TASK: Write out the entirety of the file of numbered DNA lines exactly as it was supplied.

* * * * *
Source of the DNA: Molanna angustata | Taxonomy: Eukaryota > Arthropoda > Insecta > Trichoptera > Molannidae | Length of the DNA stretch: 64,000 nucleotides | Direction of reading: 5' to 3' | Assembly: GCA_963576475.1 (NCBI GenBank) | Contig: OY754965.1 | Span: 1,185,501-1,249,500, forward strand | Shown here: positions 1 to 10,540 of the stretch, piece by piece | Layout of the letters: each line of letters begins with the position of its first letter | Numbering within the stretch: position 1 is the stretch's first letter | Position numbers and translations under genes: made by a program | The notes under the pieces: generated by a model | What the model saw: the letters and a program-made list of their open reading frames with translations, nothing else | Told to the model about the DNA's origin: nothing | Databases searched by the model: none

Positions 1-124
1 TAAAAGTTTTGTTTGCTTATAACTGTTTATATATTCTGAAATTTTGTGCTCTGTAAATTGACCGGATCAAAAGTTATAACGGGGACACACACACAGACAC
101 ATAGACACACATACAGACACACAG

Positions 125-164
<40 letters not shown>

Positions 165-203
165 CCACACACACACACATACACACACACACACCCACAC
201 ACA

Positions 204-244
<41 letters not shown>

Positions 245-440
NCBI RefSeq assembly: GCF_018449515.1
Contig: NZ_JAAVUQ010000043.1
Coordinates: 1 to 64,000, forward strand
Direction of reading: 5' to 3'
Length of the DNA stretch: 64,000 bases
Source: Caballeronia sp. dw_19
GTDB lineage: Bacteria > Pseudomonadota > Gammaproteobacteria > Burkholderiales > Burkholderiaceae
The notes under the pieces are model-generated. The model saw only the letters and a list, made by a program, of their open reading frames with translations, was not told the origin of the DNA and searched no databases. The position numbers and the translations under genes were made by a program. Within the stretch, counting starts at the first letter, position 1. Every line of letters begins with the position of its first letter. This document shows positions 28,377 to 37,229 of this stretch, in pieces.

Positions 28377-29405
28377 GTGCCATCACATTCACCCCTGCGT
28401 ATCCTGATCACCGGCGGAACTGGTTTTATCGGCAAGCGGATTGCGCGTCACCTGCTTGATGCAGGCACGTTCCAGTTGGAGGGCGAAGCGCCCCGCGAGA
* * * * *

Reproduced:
Source of the DNA: Molanna angustata | Taxonomy: Eukaryota > Arthropoda > Insecta > Trichoptera > Molannidae | Length of the DNA stretch: 64,000 nucleotides | Direction of reading: 5' to 3' | Assembly: GCA_963576475.1 (NCBI GenBank) | Contig: OY754965.1 | Span: 1,185,501-1,249,500, forward strand | Shown here: positions 1 to 10,540 of the stretch, piece by piece | Layout of the letters: each line of letters begins with the position of its first letter | Numbering within the stretch: position 1 is the stretch's first letter | Position numbers and translations under genes: made by a program | The notes under the pieces: generated by a model | What the model saw: the letters and a program-made list of their open reading frames with translations, nothing else | Told to the model about the DNA's origin: nothing | Databases searched by the model: none

Positions 1-124
1 TAAAAGTTTTGTTTGCTTATAACTGTTTATATATTCTGAAATTTTGTGCTCTGTAAATTGACCGGATCAAAAGTTATAACGGGGACACACACACAGACAC
101 ATAGACACACATACAGACACACAG

Positions 125-164
<40 letters not shown>

Positions 165-203
165 CCACACACACACACATACACACACACACACCCACAC
201 ACA

Positions 204-244
<41 letters not shown>

Positions 245-440
NCBI RefSeq assembly: GCF_018449515.1
Contig: NZ_JAAVUQ010000043.1
Coordinates: 1 to 64,000, forward strand
Direction of reading: 5' to 3'
Length of the DNA stretch: 64,000 bases
Source: Caballeronia sp. dw_19
GTDB lineage: Bacteria > Pseudomonadota > Gammaproteobacteria > Burkholderiales > Burkholderiaceae
The notes under the pieces are model-generated. The model saw only the letters and a list, made by a program, of their open reading frames with translations, was not told the origin of the DNA and searched no databases. The position numbers and the translations under genes were made by a program. Within the stretch, counting starts at the first letter, position 1. Every line of letters begins with the position of its first letter. This document shows positions 28,377 to 37,229 of this stretch, in pieces.

Positions 28377-29405
28377 GTGCCATCACATTCACCCCTGCGT
28401 ATCCTGATCACCGGCGGAACTGGTTTTATCGGCAAGCGGATTGCGCGTCACCTGCTTGATGCAGGCACGTTCCAGTTGGAGGGCGAAGCGCCCCGCGAGA